Margin Notes

Atomic (Reading) Habits Part 1


In Atomic Habits: An Easy and Proven Way to Build Good Habits and Break Bad Ones, James Clear defines habits as “the compound interest of self-improvement. The same Atomic Habitsway money multiplies through compound interest, the effects of your habits multiply as you repeat them.”

When thinking about habits, whether positive ones we’d like to start or negative ones we’d like to break, Clear encourages us to set ourselves up for success by focusing on the slight changes in daily habits that will help us progress, over time, to where we want to be. Each of these slight, gradual changes is an atomic habit: “a regular practice or routine that is not only small and easy to do, but also a source of incredible power, a component of compound growth.”

We can break habits down into a cycle known as the Feedback Loop: “a cue triggers a craving, which motivates a response, which provides a reward, which satisfies the craving and, ultimately, becomes  associated with the cue. Thinking about habits as a cycle means that we can identify our cues and triggers and then intentionally plan the responses that will give us the reward we desire and motivate us to continue. We can leverage the Feedback Loop by following the 4 Laws of Behavior Change:

  1. Make it obvious.
  2. Make it attractive.
  3. Make it easy.
  4. Make it satisfying.

Atomic Habits gave me lots to think about in terms of my own habits and why it’s often hard to be consistent with the good habits we know and want to maintain. I gave up making New Year’s resolutions years ago! It also led me to do a lot of reflection on the reading habits we literacy educators aim to instill in our students. This book gave me many new insights into our quest to create environments where readers develop lifelong reading habits.


One of the most fundamental aspects of teaching reading is helping students develop an individual reading identity. Everything we do is in the service of our students seeing themselves as readers. Clear makes some interesting points about the connections between identity and habits:

“The ultimate form of intrinsic motivation is when a habit becomes part of your identity. It’s one thing to say, ‘I’m the type of person who wants this.’ It’s something very different to say, “I’m the type of person who is this.’”

“The more pride you have in a particular aspect of your identity, the more motivated you will be to maintain the habits associated with it.”

“Improvements are only temporary until they become part of who you are.”

“Ultimately, your habits matter because they help you become the type of person you wish to be. They are the channel through which you develop your deepest belief about yourself. Quite literally, you become your habits.”

The question, then, becomes how we can use our knowledge of habits to develop students’ reading identities and vice versa. If habits compound over time and become who we are, it is critical that we set students up for success by providing lots of opportunities to practice. In “Raise Reading Volume Through Access, Choice, Discussion, and Book Talks” Douglas Fisher and Nancy Frey provide strong evidence of the correlation between independent reading and reading development. If we want students to view themselves as readers, they must spend long periods of time in books they can read and want to read.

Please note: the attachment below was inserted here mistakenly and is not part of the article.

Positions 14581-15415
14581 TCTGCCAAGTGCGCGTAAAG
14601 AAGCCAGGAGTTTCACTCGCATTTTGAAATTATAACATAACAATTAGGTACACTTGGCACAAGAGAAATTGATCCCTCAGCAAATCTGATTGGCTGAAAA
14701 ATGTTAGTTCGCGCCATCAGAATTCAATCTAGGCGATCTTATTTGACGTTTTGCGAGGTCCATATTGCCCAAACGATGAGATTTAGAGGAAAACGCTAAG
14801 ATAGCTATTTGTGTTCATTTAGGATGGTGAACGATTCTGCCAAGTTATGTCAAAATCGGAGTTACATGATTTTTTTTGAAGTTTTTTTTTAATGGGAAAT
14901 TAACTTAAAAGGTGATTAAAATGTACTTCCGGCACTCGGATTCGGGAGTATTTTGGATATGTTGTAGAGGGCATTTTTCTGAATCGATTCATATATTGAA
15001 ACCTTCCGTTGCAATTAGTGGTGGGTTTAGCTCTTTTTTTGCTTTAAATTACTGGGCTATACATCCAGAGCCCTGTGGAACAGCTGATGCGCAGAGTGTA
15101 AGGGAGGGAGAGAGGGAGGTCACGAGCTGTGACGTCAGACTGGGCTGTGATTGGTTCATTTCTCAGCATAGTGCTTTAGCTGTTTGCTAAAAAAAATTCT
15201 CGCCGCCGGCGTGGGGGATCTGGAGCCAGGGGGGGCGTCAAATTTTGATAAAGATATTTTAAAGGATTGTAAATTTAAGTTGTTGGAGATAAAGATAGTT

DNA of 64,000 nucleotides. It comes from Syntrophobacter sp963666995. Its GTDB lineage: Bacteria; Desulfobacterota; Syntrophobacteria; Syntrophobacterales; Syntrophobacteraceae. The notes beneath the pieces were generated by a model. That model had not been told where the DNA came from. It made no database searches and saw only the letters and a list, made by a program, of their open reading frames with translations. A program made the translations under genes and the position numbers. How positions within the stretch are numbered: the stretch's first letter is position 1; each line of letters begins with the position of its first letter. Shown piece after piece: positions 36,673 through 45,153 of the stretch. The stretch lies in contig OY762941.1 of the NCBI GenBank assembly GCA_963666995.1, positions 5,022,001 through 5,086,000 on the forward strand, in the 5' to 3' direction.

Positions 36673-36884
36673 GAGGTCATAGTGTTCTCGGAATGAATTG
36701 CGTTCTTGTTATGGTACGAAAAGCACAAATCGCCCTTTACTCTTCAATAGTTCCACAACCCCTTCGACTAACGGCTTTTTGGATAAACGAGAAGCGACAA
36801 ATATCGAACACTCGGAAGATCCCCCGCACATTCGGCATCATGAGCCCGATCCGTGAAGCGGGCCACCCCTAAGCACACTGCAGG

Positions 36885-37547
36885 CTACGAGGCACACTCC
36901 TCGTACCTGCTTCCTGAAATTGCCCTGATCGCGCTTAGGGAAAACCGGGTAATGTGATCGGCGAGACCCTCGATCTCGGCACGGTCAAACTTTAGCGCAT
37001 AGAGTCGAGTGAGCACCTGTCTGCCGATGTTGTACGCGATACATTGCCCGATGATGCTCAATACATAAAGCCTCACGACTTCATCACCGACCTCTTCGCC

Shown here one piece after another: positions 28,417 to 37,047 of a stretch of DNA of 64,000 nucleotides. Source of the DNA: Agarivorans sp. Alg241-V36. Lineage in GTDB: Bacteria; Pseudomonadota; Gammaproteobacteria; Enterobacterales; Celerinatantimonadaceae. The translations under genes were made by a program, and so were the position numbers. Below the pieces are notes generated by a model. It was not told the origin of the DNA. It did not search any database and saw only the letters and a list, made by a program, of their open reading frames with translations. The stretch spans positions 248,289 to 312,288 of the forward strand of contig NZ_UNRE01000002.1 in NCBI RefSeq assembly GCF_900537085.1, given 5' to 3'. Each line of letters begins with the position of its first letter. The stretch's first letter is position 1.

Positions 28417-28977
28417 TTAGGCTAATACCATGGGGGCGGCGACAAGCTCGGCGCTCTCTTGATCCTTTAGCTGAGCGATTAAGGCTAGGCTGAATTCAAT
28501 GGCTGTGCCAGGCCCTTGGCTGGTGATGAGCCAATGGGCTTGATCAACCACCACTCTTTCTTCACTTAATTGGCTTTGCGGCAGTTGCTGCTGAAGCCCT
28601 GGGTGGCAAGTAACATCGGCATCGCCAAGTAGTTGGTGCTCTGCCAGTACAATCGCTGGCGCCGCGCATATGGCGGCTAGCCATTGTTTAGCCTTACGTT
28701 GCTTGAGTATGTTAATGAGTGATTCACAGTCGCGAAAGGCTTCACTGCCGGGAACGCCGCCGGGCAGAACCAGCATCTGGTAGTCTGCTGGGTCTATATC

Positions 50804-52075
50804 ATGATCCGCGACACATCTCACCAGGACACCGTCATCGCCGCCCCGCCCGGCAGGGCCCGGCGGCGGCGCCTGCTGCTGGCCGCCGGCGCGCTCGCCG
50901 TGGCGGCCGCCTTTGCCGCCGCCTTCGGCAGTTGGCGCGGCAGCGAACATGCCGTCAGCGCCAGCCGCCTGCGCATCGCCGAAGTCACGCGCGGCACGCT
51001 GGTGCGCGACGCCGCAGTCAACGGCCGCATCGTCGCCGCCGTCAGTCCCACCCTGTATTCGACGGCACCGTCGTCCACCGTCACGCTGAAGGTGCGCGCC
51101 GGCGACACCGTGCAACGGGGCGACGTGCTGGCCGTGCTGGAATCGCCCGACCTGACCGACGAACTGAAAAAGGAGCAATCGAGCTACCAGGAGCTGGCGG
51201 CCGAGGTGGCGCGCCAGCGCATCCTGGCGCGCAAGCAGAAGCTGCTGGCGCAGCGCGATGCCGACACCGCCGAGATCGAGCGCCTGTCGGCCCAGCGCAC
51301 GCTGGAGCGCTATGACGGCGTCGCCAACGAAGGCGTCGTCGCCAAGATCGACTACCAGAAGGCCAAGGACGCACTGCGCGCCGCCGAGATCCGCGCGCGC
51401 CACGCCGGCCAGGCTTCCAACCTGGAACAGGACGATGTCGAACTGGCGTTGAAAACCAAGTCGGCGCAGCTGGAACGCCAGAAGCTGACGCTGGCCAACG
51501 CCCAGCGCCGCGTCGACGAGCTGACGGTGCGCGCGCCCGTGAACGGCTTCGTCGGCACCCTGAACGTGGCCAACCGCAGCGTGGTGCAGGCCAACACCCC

According to Clear, our habits are dependent on context. He describes environment as “the invisible hand that shapes human behavior.” In many ways, our habits are directly influenced by our surroundings:

“Despite our unique personalities, certain behaviors tend to arise again and again under certain environmental conditions.”

“The cues that trigger a habit can start out very specific, but over time your habits become associated not with a single trigger, but with the entire context surrounding the behavior.”

“Our behavior is not defined by the objects in the environment, but by our relationships. Think in terms of how you interact with the spaces around you.”

“The central idea is to create an environment where doing the right thing is as easy as possible. Much of the battle of building better habits comes down to finding better ways to reduce the friction associated with our good habits and increase the friction associated with our bad ones.”

“Whenever you organize a space for its intended purpose, you are priming it to make the next action easy.”

It is essential that we create an environment for reading that “makes the next action easy.” In “Reading and Talking About Books: A Critical Foundation for Intervention,” Cheryl L. Wozniak reminds us of the conditions that foster literacy success identified by Brian Cambourne (1988): immersion, demonstration, engagement, expectation, responsibility, approximation, use, and response. Using these conditions as a guide, Wozniak designed a six-week reading intervention incorporated teacher book talks, interactive read-alouds, independent reading with unrestricted choice of texts, access to high-interest books, and partner talk. At the end of the intervention, students communicated “more positive attitudes toward reading, perceived themselves to have higher reading abilities, read more and for longer, and were more engaged during language arts time.”

In other words, an environment that supports a positive relationship with books and reading helped these students see themselves as readers and motivated them to develop the habits of readers. It isn’t enough to put books in the classroom, we need to celebrate them and give students time to experience them.


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